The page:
Led Zeppelin turned me on to rock and roll 40 years ago.
In 1976, I was 13 years old. My family had settled into a new home in Wheaton, Illinois, after moving from Battle Creek, Michigan, the year before. Music figured large in our lives. My older sister Karen enjoyed disco. I dealt with the loneliness of being a new kid in town by immersing myself in books and music. I was a huge fan of soul (especially Al Green), funk, R&B, and jazz (especially George Benson). Everything I knew about rock was based on what I could hear on singles-friendly AM radio, which meant a lot of soft rock along the lines of “Chevy Van” by Sammy Johns.
I knew who Led Zeppelin was because my older brother, Dan, owned all their albums. But Dan listened to music in the privacy of his bedroom, lost in a world defined by his collection of rock albums, black felt posters, and books about World War II fighter planes, and, it seemed, secrets I would never know. We lived in the same house but in two different rooms on different floors of the house, our doors always shut to each other.
My life changed one day when Dan and I were the only ones in the house. I was in my own room reading a book about baseball when I heard this strange, exotic, powerful tune wafting up from our family room downstairs. It sounded as though a collection of Middle Eastern musicians had decided to entertain themselves in our home. I tried to focus on studying baseball statistics. But the song just kept rising into my room like a dust storm from the desert. The tension built with each refrain, as strings, guitar, and a distorted drum complemented a man’s voice crying with angst.
I put down my book and cautiously walked downstairs. With each step toward the family room, I felt the rush of drums, guitars, and strings engulf me. Dan stood before me, his eyes locked on the vinyl record spinning on our family console stereo, a monolithic beast that housed my dad’s collection of Herb Alpert and the Tijuana Brass.
“What is this?” I asked.
Without turning his head, he replied, “Kashmir.”
We spoke no words after that exchange. We just stood together and immersed ourselves in the song.
Afterward, Dan wordlessly shared with me the album that had produced the song, Led Zeppelin’s Physical Graffiti, which had been released the year before. I was accustomed to album jackets that contained one simple pocket. Physical Graffiti was something completely different: a sepia-tinged photo of a New York tenement building with the name of the album formed by die-cut letters peeking from behind different windows. The jacket housed two albums protected by their own sleeves fashioned to look like the cover. The tenement windows were adorned with a hodgepodge of images including band members, Queen Elizabeth, a bomb dropping, and Elizabeth Taylor in Cleopatra. And the music inside would turn out to be a revelation.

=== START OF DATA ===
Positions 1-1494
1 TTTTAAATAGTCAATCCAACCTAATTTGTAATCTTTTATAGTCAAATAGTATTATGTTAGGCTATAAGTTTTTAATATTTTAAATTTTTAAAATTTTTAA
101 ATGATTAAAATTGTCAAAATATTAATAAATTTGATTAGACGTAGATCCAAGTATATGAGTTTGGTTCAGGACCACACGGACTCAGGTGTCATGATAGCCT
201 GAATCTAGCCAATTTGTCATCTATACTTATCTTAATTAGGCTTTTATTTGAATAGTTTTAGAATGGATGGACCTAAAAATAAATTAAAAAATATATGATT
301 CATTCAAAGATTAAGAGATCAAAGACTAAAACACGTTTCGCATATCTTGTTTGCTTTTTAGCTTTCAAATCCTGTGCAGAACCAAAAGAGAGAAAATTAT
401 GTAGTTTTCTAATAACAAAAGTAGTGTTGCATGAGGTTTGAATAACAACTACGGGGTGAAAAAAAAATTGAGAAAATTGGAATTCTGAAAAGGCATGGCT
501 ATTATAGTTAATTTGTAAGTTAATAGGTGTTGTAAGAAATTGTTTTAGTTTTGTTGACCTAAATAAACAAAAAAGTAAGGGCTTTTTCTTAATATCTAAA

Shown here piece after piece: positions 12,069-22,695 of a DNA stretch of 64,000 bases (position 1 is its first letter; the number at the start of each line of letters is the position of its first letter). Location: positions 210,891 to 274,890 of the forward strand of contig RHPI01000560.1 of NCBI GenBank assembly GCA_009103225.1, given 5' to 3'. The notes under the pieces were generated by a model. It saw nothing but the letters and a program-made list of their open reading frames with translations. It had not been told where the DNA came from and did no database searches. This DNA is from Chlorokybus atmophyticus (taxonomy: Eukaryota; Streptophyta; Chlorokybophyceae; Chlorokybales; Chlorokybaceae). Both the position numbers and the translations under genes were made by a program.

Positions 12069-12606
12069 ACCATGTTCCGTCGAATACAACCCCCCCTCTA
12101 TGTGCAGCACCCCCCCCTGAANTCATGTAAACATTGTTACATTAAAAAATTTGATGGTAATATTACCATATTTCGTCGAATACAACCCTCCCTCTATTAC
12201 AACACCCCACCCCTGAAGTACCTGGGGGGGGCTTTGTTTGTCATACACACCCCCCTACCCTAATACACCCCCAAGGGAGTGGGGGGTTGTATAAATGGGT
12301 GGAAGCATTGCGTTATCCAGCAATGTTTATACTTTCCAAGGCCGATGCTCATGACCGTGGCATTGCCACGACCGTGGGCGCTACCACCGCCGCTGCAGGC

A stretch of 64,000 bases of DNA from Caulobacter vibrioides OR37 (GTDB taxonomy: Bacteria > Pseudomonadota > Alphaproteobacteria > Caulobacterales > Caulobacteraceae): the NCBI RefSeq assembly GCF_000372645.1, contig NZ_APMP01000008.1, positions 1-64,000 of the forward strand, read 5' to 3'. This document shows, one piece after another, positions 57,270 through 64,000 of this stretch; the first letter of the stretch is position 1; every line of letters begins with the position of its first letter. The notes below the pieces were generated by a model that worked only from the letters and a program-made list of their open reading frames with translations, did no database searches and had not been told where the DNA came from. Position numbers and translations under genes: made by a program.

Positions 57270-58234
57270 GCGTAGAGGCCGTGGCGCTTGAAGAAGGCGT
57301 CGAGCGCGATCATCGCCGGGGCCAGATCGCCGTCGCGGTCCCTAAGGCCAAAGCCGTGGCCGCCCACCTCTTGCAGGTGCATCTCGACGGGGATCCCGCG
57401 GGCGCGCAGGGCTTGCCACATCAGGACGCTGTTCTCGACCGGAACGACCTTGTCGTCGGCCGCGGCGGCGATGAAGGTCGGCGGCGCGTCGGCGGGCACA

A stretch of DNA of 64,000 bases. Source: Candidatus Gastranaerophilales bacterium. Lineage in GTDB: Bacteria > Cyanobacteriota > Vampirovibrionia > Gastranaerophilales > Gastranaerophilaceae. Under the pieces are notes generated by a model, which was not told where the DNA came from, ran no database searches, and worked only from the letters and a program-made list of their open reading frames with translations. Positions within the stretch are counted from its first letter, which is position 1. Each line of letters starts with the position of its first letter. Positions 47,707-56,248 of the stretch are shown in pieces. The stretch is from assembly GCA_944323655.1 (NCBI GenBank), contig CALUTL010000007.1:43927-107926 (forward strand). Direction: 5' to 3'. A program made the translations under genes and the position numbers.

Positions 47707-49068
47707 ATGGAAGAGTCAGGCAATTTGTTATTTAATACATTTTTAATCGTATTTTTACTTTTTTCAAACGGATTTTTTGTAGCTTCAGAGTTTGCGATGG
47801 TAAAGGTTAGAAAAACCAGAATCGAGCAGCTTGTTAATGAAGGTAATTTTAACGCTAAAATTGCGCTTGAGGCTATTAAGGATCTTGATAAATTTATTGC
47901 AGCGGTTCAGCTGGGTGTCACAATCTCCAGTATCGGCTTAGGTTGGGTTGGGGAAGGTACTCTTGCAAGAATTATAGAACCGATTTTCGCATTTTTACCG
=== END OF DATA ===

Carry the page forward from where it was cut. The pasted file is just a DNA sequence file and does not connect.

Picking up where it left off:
I began to explore the band my brother loved. Physical Graffiti was an excellent introduction because the album destroyed every stereotype I held about the band. I had assumed Led Zeppelin was a group of heavy metal rockers, and I was quickly disabused of that notion. “Custard Pie” made me want to dance. “In My Time of Dying” felt like gospel. “Trampled Under Foot” resonated with my love of funk and soul, and the bucolic “Down by the Seaside” was certainly nothing close to hard rock. Listening to “Kashmir,” on the other hand, was like journeying to another land and time.
As a showcase of the many sides of Led Zeppelin, the album opened up my eyes to the diverse nature of album-oriented rock in the 1970s. As it turned out, my brother’s world was not as private as I thought it had been. Although he did not exactly encourage me to hang out in his room, he didn’t discourage me, either. Crucially, he allowed me to explore his album collection, including all the classics: The Dark Side of the Moon, Sticky Fingers, Who’s Next, and Fragile just for starters.
Rock and roll would loom large in my life from that point forward. I got caught up in the Doors revival of the early 1980s and visited Père Lachaise Cemetery on the 10th anniversary of Jim Morrison’s death. The music of Pink Floyd helped me endure some of life’s ups and downs and created more moments of bonding with Dan, as I discussed with the leading Pink Floyd fan website, Brain Damage. I edited a book about the history of rock and roll and began writing about music extensively on my own blog. Rock has become a lifelong passion, and I can trace that passion all the way back to the moment when my older brother and I shared Led Zeppelin for the first time.
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